McKinnie was supposed to report with the rest of the veterans on their administrative day, which was Wednesday, July 25. Reports have varied in terms of how much he was eventually fined, but he was reported to have been in Baltimore on Sunday, July 29.
If that is true, then McKinnie would have been docked $120,000 in fines for missing Wednesday through Saturday.
The Ravens did not practice on July 29, as it was their first off day of training camp and the only day during a 12-day stretch (including rookie workouts) they were not on the field, a streak that ended with last Saturday's stadium practice.
JOEY P'S TRIVIA TIME: Today's question:
Even though the Ravens' special-teams coverage units did not perform all that well last year, they were still filled with the same kind of young, hungry players that have to earn their keep on such units before playing on regular offense or defense.
With that as a hint, can you name the player who led the Ravens in regular-season special-teams tackles in 2011?
The answer will be revealed at the bottom of Tuesday's post-practice entry.
MAILBAG: Our weekly look at Baltimore football history included an item about the Ravens' first-ever preseason game at the facility now known as M&T Bank Stadium, a 19-14 win against the visiting Chicago Bears in 1998.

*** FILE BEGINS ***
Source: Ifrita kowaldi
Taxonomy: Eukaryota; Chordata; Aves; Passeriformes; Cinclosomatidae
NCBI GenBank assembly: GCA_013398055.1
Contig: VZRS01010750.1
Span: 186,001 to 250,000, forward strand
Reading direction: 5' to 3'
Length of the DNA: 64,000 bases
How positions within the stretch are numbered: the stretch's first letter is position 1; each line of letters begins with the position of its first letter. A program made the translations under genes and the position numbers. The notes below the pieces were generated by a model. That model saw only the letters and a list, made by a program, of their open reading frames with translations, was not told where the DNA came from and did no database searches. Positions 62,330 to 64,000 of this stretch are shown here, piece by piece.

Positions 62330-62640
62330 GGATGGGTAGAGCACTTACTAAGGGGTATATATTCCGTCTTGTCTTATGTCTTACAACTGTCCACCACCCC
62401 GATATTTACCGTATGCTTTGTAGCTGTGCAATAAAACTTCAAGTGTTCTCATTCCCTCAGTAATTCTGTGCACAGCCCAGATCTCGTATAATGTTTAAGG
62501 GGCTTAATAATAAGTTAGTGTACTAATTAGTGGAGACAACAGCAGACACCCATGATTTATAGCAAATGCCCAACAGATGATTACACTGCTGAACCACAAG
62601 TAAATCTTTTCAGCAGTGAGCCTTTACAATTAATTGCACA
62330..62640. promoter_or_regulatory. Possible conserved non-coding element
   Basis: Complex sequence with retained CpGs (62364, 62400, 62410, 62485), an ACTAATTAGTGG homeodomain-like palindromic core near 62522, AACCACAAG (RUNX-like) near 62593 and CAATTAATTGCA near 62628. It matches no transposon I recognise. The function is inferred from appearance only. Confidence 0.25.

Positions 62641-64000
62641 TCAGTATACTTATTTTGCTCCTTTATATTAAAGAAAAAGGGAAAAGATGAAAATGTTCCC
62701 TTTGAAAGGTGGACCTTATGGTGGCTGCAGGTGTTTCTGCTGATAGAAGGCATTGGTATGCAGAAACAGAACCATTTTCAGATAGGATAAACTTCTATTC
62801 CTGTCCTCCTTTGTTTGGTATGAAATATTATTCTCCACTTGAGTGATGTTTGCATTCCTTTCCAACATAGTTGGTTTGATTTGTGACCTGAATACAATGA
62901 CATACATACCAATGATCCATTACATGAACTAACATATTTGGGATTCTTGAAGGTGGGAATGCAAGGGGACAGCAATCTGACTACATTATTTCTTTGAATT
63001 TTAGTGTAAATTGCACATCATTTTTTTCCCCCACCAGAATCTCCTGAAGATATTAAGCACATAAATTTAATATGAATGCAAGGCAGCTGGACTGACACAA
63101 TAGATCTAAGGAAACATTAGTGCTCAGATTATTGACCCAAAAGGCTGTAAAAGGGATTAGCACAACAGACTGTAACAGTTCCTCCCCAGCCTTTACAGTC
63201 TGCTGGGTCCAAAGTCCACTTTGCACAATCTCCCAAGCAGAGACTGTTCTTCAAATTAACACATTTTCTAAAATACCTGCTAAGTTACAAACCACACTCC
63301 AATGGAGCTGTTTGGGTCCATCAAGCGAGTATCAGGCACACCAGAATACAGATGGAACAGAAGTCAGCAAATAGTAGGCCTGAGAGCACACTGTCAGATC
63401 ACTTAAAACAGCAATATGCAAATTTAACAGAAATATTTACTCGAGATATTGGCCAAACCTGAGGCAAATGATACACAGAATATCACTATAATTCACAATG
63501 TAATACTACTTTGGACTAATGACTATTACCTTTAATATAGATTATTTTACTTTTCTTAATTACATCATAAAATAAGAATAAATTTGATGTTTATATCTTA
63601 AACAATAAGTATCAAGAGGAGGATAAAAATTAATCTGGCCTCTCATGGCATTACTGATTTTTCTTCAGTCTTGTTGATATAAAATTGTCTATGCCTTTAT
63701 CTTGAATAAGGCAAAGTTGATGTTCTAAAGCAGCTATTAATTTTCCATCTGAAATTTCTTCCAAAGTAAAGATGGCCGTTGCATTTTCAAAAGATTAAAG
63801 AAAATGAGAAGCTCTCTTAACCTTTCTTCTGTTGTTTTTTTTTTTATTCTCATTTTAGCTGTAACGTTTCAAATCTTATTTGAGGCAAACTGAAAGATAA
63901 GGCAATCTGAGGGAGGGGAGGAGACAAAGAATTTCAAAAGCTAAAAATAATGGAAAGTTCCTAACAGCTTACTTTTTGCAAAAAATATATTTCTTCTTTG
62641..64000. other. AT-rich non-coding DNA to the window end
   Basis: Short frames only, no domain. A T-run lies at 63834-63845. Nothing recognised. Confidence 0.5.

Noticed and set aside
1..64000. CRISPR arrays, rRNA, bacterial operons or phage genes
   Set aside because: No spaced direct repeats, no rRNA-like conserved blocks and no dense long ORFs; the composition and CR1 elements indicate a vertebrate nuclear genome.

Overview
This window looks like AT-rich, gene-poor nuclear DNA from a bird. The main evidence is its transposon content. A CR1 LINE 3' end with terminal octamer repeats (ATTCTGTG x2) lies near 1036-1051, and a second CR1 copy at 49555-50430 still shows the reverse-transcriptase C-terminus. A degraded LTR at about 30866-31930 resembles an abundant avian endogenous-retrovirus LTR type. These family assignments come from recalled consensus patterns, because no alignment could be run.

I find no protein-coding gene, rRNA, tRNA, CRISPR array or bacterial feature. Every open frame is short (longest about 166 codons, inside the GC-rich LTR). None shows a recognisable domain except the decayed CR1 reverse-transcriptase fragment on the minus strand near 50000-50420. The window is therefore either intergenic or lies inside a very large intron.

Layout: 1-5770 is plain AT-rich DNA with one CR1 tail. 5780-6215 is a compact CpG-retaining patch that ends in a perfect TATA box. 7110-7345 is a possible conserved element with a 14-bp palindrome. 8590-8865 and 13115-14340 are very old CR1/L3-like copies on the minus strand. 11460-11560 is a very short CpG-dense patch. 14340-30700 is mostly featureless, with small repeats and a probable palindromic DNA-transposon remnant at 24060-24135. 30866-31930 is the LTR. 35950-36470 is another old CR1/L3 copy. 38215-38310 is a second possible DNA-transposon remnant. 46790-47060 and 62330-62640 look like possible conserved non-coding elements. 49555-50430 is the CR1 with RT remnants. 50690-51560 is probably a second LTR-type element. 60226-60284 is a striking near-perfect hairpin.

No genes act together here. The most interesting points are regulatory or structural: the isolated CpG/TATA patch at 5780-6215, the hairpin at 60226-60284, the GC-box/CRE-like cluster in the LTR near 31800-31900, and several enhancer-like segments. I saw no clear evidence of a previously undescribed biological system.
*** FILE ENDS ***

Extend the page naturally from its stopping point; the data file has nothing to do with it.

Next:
That sparked the memory of "twilson," who e-mailed us and recalled:
"At first, I was against the idea of a new stadium, particularly since it was built with taxpayer money. I thought it was a supreme waste of time and dollars, because to me, Memorial Stadium was good enough for a long time.
"But that night, my son and I attended the Ravens-Bears game, and I was so struck by how clean the concourses and restrooms were and how accomodating and friendly the ushers behaved. Sure, it was the first night, and they wanted to put on a good face, but I left that night thinking it was money well-spent!"
Of course, what would any mailbag be without a comment from regular contributor "Mr. Bad Example"? He weighed in on our item about Joe Flacco and Atlanta quarterback Matt Ryan:
"Everyone gives Ryan kudos because he took over the Falcons in the wake of Vick's dog-fighting scandal which led to Atlanta's overall number one pick. What most people don't realize is [that] Ryan was taking over a team that was a lot better offensively than the Ravens at that same time.
"Two QBs with ties to the Ravens tell the tale of the tape. [Derek Anderson] was finishing a Pro Bowl year with the Browns. Meanwhile, Chris Redman was inserted to mop up the final five games for Atlanta. Redman outperformed [Anderson] by a wide margin over the last five games. That's the offense Ryan inherited. Meanwhile, the Ravens were finishing Billick's last year, and offense was rarely a reason for a win."
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CORRECTION: In yesterday's afternoon entry, the "Infirmary" rundown excluded newly signed linebacker Darryl Blackstock, who also missed the Monday practice with the groin problem he incurred during the M&T Bank Stadium workout on Saturday.
Ravens Report regrets the error.
Posted Aug. 7, 2012